#BookReview: Space Holes: First Transmission by B.R. LouisSpace Holes (First Transmission, #1) by B.R. Louis
Format: eARC
Source: supplied by publisher via Edelweiss
Formats available: hardcover, paperback, ebook, audiobook
Genres: farce, humor, parody, satire, science fiction, space opera
Series: Space Holes #1
Pages: 302
Published by CamCat Books on March 26, 2024
Purchasing Info: Author's WebsitePublisher's WebsiteAmazonBarnes & NobleKoboBookshop.orgBetter World Books
Goodreads

Saving an alien planet is nothing compared to meeting your sales quota. Marcus Aimond, untrained tag-along aboard humanity's first intergalactic exploratory commerce vessel, has a singular sell off-brand misprinted merchandise. When the rookie and his crew encounter the Nerelkor, a frog-like civilization, he is thrust head-first into an alien civil war. The opposing factions, Rejault and Dinasc, are stuck in an ill-fated feud driven by deep-rooted ineptitude. To avoid the planet’s total annihilation and establish a local sales office, Aimond and the crew must survive arena combat, reshape the very structure of the planet, establish world peace, and stay alive―for the sake of positive branding, of course.

My Review:

I’m writing this review because I desperately need to get this book out of my head. Which means that, fair warning and abandon all hope ye who enter here, this is going to be an absolute RANT of a review.

Which is really too bad because it had a lot of potential. It’s just that all that potential turned out to be added cereal filler.

I mean that literally. You’ll see.

At first, I thought the title was a pun, that ‘Space Holes’ was meant to be a play on ‘Ass Holes’ without literally giving the book the title ‘Ass Holes’. Having read it, I think that would have been a better book.

Instead, the ‘Space Holes’ of the title are wormholes, or at least one stable wormhole near Jupiter. The reason that those wormholes are not officially called wormholes in any of the promotional or merchandising brochures created by the company that owns the trademark on the term ‘Space Holes’ is that ‘wormhole’ is a word in common parlance that can’t be trademarked.

At that point, the joke was still funny but was starting to wear a bit thin. You’re wondering what the joke was, right?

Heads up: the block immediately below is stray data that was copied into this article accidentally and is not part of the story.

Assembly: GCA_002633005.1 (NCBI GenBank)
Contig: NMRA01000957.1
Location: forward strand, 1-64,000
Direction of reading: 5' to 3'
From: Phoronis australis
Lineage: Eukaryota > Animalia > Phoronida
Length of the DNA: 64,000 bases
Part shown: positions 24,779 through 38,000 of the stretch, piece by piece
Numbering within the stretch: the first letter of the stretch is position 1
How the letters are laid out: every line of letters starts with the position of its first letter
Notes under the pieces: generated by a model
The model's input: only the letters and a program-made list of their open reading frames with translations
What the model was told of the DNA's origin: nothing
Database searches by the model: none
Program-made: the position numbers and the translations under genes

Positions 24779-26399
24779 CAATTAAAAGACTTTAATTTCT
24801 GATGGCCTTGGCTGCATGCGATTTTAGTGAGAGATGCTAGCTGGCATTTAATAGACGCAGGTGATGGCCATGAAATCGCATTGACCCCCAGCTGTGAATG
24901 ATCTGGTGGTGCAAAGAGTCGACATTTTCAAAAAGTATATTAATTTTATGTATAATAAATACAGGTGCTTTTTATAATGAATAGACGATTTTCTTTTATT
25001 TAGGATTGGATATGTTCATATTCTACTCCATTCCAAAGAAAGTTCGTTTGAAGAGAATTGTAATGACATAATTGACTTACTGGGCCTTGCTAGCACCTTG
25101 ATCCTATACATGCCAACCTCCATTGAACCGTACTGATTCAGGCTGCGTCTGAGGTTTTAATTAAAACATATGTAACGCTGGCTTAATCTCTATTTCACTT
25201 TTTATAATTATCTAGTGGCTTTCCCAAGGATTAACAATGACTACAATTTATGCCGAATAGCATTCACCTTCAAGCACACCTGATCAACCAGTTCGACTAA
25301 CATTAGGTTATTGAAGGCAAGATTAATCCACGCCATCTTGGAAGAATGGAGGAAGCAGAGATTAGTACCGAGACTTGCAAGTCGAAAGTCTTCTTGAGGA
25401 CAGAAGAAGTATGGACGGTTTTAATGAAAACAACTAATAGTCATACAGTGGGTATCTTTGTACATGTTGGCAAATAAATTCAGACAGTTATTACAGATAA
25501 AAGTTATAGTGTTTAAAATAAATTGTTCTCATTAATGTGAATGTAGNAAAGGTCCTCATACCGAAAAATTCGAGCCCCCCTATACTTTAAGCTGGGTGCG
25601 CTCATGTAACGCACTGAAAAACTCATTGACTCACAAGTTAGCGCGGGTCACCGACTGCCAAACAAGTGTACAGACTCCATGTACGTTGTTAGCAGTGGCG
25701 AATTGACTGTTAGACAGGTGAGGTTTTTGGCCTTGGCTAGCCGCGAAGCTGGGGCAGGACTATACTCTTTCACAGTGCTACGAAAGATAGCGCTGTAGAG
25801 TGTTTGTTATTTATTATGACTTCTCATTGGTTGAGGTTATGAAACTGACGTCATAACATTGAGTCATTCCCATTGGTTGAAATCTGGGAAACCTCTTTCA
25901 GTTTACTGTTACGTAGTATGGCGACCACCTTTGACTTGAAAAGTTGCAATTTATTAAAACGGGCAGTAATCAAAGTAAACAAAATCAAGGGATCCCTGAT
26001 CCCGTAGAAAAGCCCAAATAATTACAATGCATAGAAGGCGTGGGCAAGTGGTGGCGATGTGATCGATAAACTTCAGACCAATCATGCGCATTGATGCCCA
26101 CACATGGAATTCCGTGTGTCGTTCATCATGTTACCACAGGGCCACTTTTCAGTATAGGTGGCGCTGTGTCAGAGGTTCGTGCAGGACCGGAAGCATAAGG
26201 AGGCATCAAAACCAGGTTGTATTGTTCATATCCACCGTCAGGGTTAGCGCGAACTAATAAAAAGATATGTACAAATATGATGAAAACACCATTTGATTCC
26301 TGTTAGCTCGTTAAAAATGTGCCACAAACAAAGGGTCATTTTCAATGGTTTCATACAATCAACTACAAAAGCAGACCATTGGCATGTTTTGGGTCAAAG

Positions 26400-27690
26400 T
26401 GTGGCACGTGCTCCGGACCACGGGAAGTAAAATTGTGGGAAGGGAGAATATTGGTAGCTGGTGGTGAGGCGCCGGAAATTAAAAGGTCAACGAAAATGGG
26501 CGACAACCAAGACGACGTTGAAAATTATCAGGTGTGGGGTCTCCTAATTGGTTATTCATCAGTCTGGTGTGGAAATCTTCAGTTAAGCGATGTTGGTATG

The joke was that this is set in a not-too-far-distant future where a cereal company that makes really bad but ridiculously addictive cereal has taken over the entire world (except for Florida which is also part of the joke) and is desperate to find new markets for their terrible cereal and all of the cheap tchotchkes they use to market their terrible cereal and that the terrible cereal is intended to market. Yes, it’s the circle of advertising life, and yes, it really happens and yes it can be funny.

Which leads to the building of a spaceship intended to traverse that ‘Space Hole’ to another galaxy in order to set up new branch offices and sell yet more cereal and all of the many, many toys and other cheap products that fund the company’s executive offices and, at this point, the entire world government.

And it kind of was, up to a point of saturation.

Where the joke started to get thin, at least for this reader, was the point where the crew of the ship got trained, not even in simulators, but through a limited series of a mere EIGHT 45-minute point-and-click web-based training videos. It’s not a surprise that they crash-land on the first planet they find, it’s more of a surprise that they don’t crash into the sides of the wormhole.

Don’t even think that the ship has safety protocols designed to prevent such an occurrence, because it doesn’t. Have safety protocols, that is. Safety was sacrificed for cost-cutting and/or greater merchandising opportunities at every single instance. It’s both amazing that the GP Gallant flies at all AND that anyone on its crew is capable of flying her.